Common sense about power sharing

by Eusi Kwayana
Stabroek News
April 1, 2001

There is an old cricket tale several years old of past West Indian batsmen ignoring basic fielding practices for well played shots, allowing easy runs in the process whilst promising to amend when their turn came to bat.

"Don't worry we can afford to let that one pass, because it will be made up with runs when I bat," is how the story goes.

If that was the attitude those years within Test teams, current practices would exemplify the transformation the sport has undergone from those relaxed days to the present.

Batting and bowling seemingly were the only two skills which mattered most, at the expense of excellence in fielding and physical fitness, so vital in the modern professional game.

The best examples of fielding competence these days are best portrayed by the two most accomplished teams in the world today.

In addition to being strong in batting and bowling, Australia's and South Africa's fielding (catching and ground) excellence is one major factor which allows them to stand on top of the world in Test and limited overs competition.

West Indies who happen to be the opponents of those countries in recent competition is finding out why fielding is important for success.

One of the oldest cliches in cricket states that "Catches win Matches and anyone following the said two series would understand why it should be one of the most accurate in cricket's history.

From a West Indian perspective it was alarming to observe the Australians snaring almost impossible catches to cause collapses and break partnerships whenever West Indies batted.

Blinders by Damien Martyn, Mark Waugh, Shane Warne and Matthew Hayden, especially in the Perth and Melbourne Tests gave credence to the cliche and reinforced the importance the Australians placed in fielding competence.

Now again in the Caribbean, the South Africans are giving West Indies another lesson of similar nature.

For most of the second Test in Trinidad and Tobago the match was evenly poised until the final day when West Indies faltered in their second innings chase of a 232-run target.

Significantly it was two instances of fielding brilliance which made the difference between losing and winning for West Indies eventually.

Nicky Boje's excellent tumbling catch off Ramnaresh Sarwan's miscued hook broke a partnership with Carl Hooper which seemed good enough to carry West Indies to victory.

Shortly afterwards Herschelle Gibbes got into the act with a brilliant pick-up and accurate direct hit throw which accounted for Ridley Jacobs, the man who batted South Africa out of contention in the first innings with his unbeaten 93. Had Gibbes not fielded and thrown well, Hooper could well have found the ideal partner to take West Indies to an unlikely triumph.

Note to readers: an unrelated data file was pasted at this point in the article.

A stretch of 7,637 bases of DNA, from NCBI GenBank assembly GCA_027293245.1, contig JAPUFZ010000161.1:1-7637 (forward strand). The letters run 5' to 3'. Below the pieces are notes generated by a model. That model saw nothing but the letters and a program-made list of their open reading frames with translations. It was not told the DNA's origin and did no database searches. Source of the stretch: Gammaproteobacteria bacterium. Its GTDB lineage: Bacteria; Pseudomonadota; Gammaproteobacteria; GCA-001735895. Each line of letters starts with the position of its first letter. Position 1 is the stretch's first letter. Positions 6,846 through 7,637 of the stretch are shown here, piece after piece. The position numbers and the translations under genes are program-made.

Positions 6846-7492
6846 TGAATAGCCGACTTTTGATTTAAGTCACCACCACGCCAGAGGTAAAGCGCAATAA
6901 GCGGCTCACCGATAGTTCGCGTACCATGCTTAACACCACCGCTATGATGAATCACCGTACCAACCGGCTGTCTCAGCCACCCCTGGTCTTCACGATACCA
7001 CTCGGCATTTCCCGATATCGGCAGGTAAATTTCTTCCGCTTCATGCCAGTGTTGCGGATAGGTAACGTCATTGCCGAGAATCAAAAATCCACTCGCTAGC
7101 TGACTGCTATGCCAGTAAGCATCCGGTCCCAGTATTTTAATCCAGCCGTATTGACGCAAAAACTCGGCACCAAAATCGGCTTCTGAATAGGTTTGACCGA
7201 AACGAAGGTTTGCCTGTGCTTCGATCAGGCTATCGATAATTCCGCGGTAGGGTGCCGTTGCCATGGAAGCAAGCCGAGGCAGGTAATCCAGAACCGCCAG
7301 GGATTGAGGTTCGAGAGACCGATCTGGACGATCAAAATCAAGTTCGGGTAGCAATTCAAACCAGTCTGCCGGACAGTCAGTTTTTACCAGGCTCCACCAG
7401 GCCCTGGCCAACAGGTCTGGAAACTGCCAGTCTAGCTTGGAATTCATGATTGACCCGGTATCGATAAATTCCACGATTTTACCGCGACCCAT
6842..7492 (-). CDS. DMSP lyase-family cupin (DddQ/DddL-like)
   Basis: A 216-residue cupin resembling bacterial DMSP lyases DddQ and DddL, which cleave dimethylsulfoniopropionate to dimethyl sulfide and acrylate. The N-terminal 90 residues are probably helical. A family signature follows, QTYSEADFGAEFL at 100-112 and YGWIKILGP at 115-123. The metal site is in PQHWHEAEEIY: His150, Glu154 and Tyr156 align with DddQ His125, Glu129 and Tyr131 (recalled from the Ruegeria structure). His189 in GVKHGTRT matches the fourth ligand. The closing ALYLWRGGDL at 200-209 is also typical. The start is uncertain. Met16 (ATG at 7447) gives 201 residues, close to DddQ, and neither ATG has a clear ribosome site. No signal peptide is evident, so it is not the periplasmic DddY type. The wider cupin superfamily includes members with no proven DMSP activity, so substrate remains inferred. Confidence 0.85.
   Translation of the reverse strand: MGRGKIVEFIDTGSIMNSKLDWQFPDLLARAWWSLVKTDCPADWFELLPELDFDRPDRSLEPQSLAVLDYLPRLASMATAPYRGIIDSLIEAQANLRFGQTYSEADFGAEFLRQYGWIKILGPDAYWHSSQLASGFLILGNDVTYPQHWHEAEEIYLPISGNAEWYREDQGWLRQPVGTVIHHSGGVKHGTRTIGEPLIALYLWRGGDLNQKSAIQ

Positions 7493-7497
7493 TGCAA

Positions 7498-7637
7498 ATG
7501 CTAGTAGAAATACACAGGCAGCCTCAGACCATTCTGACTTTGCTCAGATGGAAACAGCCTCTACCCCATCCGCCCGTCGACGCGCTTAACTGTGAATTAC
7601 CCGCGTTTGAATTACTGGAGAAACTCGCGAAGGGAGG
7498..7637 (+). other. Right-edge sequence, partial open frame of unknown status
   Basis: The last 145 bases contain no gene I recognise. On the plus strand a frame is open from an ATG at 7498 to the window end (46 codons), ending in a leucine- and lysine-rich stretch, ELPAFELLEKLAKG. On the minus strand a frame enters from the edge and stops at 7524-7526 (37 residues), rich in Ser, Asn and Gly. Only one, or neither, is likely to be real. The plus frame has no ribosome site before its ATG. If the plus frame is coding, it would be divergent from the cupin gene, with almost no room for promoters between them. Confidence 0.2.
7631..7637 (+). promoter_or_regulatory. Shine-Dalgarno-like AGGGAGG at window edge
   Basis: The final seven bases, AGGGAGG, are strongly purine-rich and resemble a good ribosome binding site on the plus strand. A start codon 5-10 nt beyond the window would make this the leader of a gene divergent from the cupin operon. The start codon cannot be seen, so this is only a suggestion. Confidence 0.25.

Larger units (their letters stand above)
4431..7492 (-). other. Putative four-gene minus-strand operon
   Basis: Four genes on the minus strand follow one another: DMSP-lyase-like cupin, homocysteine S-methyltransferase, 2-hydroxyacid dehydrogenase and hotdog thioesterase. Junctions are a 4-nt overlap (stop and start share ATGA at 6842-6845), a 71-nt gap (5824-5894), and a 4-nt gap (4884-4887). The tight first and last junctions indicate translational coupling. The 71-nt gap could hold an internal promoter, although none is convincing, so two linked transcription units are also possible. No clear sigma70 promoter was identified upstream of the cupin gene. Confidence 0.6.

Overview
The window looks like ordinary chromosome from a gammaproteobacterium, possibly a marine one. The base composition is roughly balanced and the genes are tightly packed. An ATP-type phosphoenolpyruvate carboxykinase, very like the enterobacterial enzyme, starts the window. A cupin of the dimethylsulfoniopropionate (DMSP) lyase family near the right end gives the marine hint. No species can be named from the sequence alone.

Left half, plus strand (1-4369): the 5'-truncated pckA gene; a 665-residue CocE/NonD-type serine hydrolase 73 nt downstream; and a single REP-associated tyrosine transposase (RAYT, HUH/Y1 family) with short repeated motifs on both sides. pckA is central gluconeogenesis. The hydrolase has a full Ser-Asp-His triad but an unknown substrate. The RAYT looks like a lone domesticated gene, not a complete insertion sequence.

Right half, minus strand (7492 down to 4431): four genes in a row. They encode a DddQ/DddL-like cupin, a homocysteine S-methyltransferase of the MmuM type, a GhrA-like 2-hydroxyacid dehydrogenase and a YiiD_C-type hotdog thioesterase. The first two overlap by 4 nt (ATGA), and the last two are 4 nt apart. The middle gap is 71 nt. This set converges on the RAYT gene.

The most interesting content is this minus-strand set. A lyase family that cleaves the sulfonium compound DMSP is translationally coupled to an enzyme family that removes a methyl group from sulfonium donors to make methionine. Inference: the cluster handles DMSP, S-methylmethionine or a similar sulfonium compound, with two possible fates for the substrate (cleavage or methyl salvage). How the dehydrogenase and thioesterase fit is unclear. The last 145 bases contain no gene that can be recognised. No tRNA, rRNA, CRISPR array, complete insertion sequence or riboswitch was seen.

West Indies on the contrary grassed crucial catches when South Africa batted which could have influenced the results the other way around.

One remembers Ramnaresh Sarwan putting down Daryll Cullinan before he had scored half of his match winning second innings century and others going abegging through Marlon Samuels and Brian Lara.

Difficult catches they were, but similar to those the South Africans have been making and the Australians before them.

It has been one source of aggravation for captain Hooper who has already more than once in this series had to bemoan the team's faulty catching.

In these days of constant high level competition, other aspects of the game like fielding and captaincy can be the difference between winning and losing.

In the last few months there have been justifiable cases to have young players in the West Indies side, yet most are thrust into top flight competition, quite raw, outside of their specialty, in vital areas like fielding.

The ease with which players earn Test caps in the West Indies team these days, is bringing more than players with limited pride into the arenas.

Less rounded players with little grounding at the highest level, forced into Test teams, is not helping the regional team's cause.

Contrary to elsewhere, the South Africans, Australians and even the Englishmen normally have 40 to 60 first class games under their belts before winning Test places.

Without having an immediate solution to the problem, more than just meagre attention must be paid by our coaches to have the youngsters endure greater hours of fielding drills in the Test and A teams,

lest we are forced to make "Catches win matches", the new theme for West Indies squads.